specifics, qualities, quantities and musings on juniper berries.

me thinks it is difficult to write a specific recipe. i stay away from it as good as i can, because a reader might not do just what i ask, or won't have or have access to the exact and detailed ingredients needed to turn out the job. worse yet, even  precise instructions as to weight and measure, quality and condition, often don't have the intended outcome, resulting in a cook's disappointment with the makings of his dish. butter is not simply butter. neither is chicken broth, nor juniper berries. yes, they mostly come in a jar and need to be crushed and soaked, preferably in your favorite gin. but how many berries would it take in a dish serving four people? it depends. flavor and odor decline during storage, so how old are those berries, how good is your gin, what else enhances that dish, combines in the recipe to a juniper's fragrance? not to overwhelm, but at the same time, why add seven berries, crushed and soaked, when their pinene redolence has no savory purpose? which flavor in any a dish will overwhelm, or what will be the preponderant taste, the one ruling all others?
so, say you do a stew. nothing real gamey, that would be too squirrely, but let's chose a plain jane buffalo top round. so we agree, we'll cut the meat to one by two by two. and you'll brown it in a little oil. do it in a single layer and on all sides, make it crusty, it won't dry out, it has plenty of marbling. say ten minutes. remove the meat, set it aside and do the mirepoix, carrots, celery, onion, chopped nice and square, glazed in the in the meat juices, possibly supported by small bits of bacon, say five minutes. then you want garlic and anchovies, red wine and wine vinegar, those very junipers, tomato paste and sage. another five. back goes the meat, into above concoction. cover the whole thing with a good broth, some salt and pepper towards the very end. put a lid on your pot, have the heat on a simmer and cook slowly for some seventy-five minutes, or as long as your ragu needs to be fork tender and luscious.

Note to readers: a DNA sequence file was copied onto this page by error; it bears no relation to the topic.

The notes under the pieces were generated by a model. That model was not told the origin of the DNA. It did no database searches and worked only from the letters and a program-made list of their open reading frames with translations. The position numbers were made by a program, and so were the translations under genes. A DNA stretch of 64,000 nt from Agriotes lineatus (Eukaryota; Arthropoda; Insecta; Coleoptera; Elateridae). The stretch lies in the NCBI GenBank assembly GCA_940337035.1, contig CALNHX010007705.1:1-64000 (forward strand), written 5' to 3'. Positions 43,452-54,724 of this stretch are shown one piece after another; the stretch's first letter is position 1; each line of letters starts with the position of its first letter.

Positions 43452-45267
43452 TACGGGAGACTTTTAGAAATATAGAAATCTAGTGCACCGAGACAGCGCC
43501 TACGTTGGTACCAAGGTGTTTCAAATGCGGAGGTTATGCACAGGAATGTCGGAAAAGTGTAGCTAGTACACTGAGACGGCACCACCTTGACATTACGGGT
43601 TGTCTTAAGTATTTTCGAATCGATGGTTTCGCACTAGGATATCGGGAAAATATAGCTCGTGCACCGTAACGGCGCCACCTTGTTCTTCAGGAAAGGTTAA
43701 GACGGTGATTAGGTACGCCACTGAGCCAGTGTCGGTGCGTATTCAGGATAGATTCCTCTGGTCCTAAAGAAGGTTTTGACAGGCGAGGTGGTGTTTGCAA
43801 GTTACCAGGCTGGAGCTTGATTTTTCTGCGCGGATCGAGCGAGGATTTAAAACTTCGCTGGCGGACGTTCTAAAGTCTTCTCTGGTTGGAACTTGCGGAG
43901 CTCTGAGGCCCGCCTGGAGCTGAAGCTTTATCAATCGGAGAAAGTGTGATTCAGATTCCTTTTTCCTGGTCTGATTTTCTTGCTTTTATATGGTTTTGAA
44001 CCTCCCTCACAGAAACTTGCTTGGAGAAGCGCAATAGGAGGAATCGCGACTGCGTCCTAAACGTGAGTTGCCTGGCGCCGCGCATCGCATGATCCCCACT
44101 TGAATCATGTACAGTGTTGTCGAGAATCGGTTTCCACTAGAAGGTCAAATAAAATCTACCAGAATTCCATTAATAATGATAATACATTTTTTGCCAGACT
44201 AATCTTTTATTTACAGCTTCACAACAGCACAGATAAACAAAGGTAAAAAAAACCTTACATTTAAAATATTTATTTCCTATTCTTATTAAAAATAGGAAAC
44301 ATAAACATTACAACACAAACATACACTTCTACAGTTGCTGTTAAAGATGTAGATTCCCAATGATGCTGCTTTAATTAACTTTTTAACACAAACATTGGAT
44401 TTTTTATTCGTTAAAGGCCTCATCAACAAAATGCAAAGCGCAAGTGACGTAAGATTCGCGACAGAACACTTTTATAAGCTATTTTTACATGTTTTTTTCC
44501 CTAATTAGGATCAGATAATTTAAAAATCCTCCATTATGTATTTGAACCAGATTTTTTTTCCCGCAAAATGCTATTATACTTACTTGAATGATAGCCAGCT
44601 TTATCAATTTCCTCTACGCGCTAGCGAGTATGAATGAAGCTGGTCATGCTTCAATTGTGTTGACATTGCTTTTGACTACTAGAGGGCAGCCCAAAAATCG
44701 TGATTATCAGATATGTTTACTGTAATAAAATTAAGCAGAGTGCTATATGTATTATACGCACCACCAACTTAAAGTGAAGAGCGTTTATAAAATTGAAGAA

now, i would never presume to tell you the exacting amounts, but let's say you know your carrots, celery and onion, you own decent garlic, the broth you made yourself. your garden grows sage. then those very specifics of bacon, junipers, anchovies, wine and paste. they're variables all. as indeed all ingredients vary, the meat in its quality, grass-fed or not, tendered, or aged. so, experiment. as they say: expeeeeeriment. and take a spoon early on to the stuff. have more of the details at hand than you might ultimately use. so you can add more of the berries, the wine and the paste. taste those berries once they have soaked. too mild? add more. and a word on anchovies. i like those packed in oil, i want the redolent aroma of the little fish, not the brine they're packed in. those salties are ruder. pitchy, not of the sea. even after a rinse. your choice, of course.

i find my cooking times for a ragu relative to the cut of the meat. you want a saucy ragu where the meat falls off the spoon? so cook the hell out of it. and taste. and add, a little of this, then of that. someone asked about polenta. yes, it would be fabulous under a stew. i use the three minute instant on the wet side. but it is your dish in the end, i simply make an attempt to encourage your ways.